ERIC RAVILIOUS (1903 – 1942) 

Eric William Ravilious had but a short life, yet his prolific and diverse artwork is still visible today, albeit not always identified with him. His best-known works are wood engravings, watercolours of the South Downs, and sketches and paintings as an official war artist.

This photo, taken by Phyllis Dodd, is shown by courtesy of the estate of D.P.Bliss.

Ravilious was born in London and grew up in Eastbourne, Sussex. He studied at the Design School of the Royal College of Art in Kensington where he forged a lasting friendship with Edward Bawden, whose career was to follow a similar path. In 1928, they were commissioned to paint a mural at Morley College, south London. After a year’s work, the mural was unveiled by the former prime minister Stanley Baldwin. The work was lost when the college was largely destroyed by bombing during the Second World War.

On a cycling expedition into Essex, Ravilious and Bawden came upon the village of Great Bardfield, whose character and inexpensive property appealed to them so much that they rented part of a house together. In 1930, Ravilious married Tirzah Garwood, another talented engraver and artist. In 1932, Bawden married Charlotte Epton and his parents bought Brick House, Great Bardfield for them as a wedding present. The Bawdens and Raviliouses lived there together for a year or so. Great Bardfield became home to a sizeable and active community of artists. Eric and Tirzah later moved to Iron Bridge Farm, Shalford, four miles from Great Bardfield.

Ravilious produced hundreds of illustrations, mainly for books, mostly wood engravings but also using lithography. Possibly his most printed woodcut is of two Victorian gentlemen playing cricket. This has appeared on the cover of Wisden Cricketers’ Almanack each year since 1938.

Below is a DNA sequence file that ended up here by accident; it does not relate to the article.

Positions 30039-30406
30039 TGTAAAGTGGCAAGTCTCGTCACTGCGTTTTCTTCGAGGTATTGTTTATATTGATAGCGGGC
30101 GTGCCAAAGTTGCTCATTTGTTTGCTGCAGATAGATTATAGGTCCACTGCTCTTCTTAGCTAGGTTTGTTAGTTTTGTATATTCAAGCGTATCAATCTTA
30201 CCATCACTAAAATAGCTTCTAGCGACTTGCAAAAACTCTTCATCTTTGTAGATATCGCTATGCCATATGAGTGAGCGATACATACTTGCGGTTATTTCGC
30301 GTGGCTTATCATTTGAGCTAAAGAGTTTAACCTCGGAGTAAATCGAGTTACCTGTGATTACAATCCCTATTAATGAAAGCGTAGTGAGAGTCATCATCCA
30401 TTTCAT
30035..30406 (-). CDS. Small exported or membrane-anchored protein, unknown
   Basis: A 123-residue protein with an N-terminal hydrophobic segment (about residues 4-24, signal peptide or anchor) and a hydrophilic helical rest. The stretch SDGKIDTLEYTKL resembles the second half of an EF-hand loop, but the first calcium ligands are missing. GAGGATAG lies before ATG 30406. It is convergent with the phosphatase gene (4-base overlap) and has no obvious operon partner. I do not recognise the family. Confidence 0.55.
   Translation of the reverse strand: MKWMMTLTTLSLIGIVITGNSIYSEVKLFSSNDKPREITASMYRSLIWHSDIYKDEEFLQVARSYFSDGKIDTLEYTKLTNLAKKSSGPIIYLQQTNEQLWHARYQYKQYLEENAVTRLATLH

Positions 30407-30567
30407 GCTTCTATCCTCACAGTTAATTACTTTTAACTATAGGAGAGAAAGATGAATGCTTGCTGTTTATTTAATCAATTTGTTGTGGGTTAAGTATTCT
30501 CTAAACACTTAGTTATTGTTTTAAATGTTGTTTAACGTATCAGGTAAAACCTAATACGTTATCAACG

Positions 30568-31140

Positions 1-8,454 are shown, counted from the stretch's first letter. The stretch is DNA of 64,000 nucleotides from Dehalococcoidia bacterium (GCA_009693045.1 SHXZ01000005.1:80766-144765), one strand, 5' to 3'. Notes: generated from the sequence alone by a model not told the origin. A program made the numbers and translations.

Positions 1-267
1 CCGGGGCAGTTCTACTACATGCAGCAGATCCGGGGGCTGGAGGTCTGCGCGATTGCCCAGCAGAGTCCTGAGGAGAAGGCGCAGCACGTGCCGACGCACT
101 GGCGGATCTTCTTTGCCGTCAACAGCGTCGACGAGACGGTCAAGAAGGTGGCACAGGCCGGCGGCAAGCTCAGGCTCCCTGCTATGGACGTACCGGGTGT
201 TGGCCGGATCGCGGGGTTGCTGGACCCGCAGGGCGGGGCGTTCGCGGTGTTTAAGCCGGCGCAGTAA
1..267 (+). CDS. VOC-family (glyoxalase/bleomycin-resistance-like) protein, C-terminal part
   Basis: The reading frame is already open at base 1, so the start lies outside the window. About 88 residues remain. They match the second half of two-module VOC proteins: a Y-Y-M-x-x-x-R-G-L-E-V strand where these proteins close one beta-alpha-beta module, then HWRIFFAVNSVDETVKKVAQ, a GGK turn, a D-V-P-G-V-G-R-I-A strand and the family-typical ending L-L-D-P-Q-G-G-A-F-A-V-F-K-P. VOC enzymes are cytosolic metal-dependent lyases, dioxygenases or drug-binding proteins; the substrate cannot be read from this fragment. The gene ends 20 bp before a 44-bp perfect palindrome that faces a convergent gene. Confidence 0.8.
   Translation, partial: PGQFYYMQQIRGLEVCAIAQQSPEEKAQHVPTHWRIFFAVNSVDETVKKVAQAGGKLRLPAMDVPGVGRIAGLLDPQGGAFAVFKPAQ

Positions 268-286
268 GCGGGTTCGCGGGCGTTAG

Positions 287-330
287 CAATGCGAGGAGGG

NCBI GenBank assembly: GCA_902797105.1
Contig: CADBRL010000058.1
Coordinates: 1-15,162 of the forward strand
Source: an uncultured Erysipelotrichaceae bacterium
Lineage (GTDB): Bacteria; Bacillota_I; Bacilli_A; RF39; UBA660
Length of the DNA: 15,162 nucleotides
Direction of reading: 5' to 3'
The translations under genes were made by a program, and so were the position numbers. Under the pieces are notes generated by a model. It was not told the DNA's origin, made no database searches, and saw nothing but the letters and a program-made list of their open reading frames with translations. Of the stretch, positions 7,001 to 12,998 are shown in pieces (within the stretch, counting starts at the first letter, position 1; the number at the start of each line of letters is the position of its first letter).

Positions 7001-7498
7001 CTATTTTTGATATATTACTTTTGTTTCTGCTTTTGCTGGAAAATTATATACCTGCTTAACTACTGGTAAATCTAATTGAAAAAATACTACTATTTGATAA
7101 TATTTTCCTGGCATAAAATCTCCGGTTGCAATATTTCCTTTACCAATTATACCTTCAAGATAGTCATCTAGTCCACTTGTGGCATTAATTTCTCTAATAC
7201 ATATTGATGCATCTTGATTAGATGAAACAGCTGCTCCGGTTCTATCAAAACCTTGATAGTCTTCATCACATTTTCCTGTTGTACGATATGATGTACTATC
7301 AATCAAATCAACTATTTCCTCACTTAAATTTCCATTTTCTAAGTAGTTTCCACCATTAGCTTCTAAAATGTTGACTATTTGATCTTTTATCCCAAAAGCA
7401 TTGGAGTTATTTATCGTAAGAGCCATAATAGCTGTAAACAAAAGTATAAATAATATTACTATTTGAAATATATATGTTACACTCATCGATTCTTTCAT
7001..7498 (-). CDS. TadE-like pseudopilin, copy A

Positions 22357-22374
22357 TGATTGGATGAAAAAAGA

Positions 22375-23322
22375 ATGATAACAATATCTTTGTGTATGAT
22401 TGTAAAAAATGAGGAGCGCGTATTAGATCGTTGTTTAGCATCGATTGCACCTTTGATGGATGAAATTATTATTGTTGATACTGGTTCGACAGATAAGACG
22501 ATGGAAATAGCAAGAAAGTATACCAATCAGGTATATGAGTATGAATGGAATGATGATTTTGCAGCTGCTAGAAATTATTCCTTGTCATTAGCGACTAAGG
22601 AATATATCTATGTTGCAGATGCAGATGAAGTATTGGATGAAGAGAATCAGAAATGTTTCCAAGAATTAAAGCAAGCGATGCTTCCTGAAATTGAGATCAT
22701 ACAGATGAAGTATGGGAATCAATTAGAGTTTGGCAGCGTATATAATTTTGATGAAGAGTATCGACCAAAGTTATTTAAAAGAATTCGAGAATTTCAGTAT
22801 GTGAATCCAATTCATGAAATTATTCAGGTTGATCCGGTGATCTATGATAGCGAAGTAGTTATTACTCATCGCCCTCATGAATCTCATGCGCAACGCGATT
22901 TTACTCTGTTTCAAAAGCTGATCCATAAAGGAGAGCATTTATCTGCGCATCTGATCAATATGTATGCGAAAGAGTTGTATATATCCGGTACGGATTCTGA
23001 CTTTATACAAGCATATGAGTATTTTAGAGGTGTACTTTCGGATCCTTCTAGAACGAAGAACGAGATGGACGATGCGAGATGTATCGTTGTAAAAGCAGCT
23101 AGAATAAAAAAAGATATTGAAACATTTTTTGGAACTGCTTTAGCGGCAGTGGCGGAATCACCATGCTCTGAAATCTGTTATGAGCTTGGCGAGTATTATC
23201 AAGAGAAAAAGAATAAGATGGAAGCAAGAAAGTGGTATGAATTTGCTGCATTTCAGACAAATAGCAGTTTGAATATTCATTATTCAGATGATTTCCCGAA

He was engaged by Wedgwood to produce designs for ceramics. These included mugs to commemorate the coronations of Edward VIII (who abdicated without being crowned) and George VI, a design that was reworked for the coronation of Elizabeth II in 1953.

In 1939, Ravilious was engaged by the British government as a full-time salaried war artist, one of 300 including his friend Edward Bawden. Ravilious was initially assigned to the Royal Navy, where he painted dockyard scenes and then scenes from within the midst of sea battles. He was later assigned to the Royal Air Force and was based at two airfields now in the Hundred Parishes: Debden and Sawbridgeworth. He flew regularly from Sawbridgeworth, sketching other planes in flight from the rear cockpit of the plane.

In 1942, his duties took him to Iceland, where he flew with a search and rescue mission. His aircraft failed to return and he and the crew were declared lost in action.

During the early days of the evolution of the Hundred Parishes initiative, Eric Ravilious’s daughter, Anne Ullmann, most kindly gave permission for one of his wood engravings to be used as our logo. His design, which appears at the top of every website page, first appeared in 1933 in the Kynoch Press Note Book.

The Fry Art Gallery in Saffron Walden has an extensive collection of works by Eric Ravilious, as well as other Great Bardfield and local artists.

Details: www.fryartgallery.org off Castle Street, Saffron Walden, CB10 1BD – 01799 513779

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